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Expanding Sahara desert is slowly unfolding 'natural disaster'-researchers

by Nicole Hoey | Thomson Reuters Foundation
Thursday, 29 March 2018 18:00 GMT

ARCHIVE PHOTO: A desert road marks the border line between Libya (front) and Algeria (back) May 29, 2014. REUTERS/Ahmed Jadallah

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"Desert advances don't get the same headlines for relief"

By Nicole Hoey

LONDON, March 29 (Thomson Reuters Foundation) - The Sahara desert has expanded by 10 percent in the past century - partly because of climate change - with far-reaching impacts on communities surrounding it, researchers said on Thursday.

Sudan, Chad, Mauritania and Libya are some of the countries which will bear the brunt of the desert's expansion, researchers at the University of Maryland said.

Two-thirds of the desert's growth is a result of natural climate cycles, while the remaining one-third stems from climate change, the researchers said in a report published in the Journal of Climate on Thursday.

"This is a natural disaster unfolding slowly," said Sumant Nigam, a professor at the University of Maryland.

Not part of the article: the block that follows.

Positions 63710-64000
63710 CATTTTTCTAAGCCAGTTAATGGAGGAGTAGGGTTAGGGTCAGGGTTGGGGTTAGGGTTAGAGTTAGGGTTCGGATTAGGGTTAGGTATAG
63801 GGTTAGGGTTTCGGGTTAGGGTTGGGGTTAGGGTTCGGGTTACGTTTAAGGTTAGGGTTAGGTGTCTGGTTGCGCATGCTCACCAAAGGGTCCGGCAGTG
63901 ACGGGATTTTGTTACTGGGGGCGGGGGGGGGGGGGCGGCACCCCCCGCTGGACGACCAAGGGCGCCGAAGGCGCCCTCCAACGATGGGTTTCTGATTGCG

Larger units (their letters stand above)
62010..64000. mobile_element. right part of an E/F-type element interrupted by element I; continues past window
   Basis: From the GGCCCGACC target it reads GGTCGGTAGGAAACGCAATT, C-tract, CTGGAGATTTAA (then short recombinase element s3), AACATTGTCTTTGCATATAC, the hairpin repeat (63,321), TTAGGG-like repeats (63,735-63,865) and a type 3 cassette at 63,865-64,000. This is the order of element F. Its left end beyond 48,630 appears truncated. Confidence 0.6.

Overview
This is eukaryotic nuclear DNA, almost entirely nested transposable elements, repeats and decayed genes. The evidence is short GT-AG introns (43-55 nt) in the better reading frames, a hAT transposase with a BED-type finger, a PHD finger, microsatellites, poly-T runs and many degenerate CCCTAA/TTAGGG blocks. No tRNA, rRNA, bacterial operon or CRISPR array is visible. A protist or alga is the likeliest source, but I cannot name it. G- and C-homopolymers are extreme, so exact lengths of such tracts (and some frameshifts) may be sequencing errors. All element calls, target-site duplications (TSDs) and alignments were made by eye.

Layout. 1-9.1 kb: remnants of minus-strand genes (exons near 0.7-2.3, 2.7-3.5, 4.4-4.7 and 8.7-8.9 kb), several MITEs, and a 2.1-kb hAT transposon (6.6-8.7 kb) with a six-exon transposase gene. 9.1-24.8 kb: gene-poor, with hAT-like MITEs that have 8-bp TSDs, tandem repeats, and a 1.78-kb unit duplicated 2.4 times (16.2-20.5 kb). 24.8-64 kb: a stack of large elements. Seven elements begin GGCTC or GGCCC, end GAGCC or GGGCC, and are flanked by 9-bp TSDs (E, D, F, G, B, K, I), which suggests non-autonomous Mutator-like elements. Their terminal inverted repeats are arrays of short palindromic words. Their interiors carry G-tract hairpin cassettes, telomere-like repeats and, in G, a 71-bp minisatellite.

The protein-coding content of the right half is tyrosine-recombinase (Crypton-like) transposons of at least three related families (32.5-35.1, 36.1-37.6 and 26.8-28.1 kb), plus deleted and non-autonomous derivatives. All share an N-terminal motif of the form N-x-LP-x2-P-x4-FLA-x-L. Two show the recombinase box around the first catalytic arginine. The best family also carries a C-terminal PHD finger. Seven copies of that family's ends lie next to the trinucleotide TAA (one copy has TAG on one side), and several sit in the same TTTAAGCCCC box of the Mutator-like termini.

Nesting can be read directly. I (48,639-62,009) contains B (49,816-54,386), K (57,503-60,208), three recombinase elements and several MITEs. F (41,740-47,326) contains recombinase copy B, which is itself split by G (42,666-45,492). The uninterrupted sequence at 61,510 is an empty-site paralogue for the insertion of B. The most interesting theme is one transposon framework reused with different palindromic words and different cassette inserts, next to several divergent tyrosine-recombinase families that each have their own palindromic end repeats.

"Desert advances don't get the same headlines for relief" as other major disasters like hurricanes, Nigam told the Thomson Reuters Foundation.

The Sahara is the world's largest warm weather desert - the Arctic basin and Antarctic continent are both much larger deserts, categorised as having a maximum 100 mm of rain a year.

Other deserts may also be expanding, according to the study which the researchers say is the first to assess century-scale changes to the Sahara's boundaries.

Like all deserts, the boundaries of the Sahara fluctuate with the seasons, expanding in the dry winter and contracting during the wetter summer.

The Sahara's biggest growth has occurred along the desert's northern and southern borders, the study said.

The Atlantic Multidecadal Oscillation (AMO), a natural climate cycle, had the largest impact on the Sahara's expansion, the study said.

AMO causes the northern Atlantic Ocean to flip between warmer and colder phases over a 50 to 70 year span, bringing more drought or rain to the African continent.

Human activity too has played a role, the study said.

"The trends in Africa of hot summers getting hotter and rainy seasons drying out are linked with factors that include increasing greenhouse gases and aerosols in the atmosphere," Ming Cai, a programme director in the Virginia-based National Science Foundation, said in a statement.

"These trends also have a devastating effect on the lives of African people, who depend on agriculture-based economies," Cai said.

(Reporting by Nicole Hoey, Editing by Alex Whiting. (Please credit the Thomson Reuters Foundation, the charitable arm of Thomson Reuters, that covers humanitarian news, climate change, resilience, women's rights, trafficking and property rights. Visit http://news.trust.org/climate)

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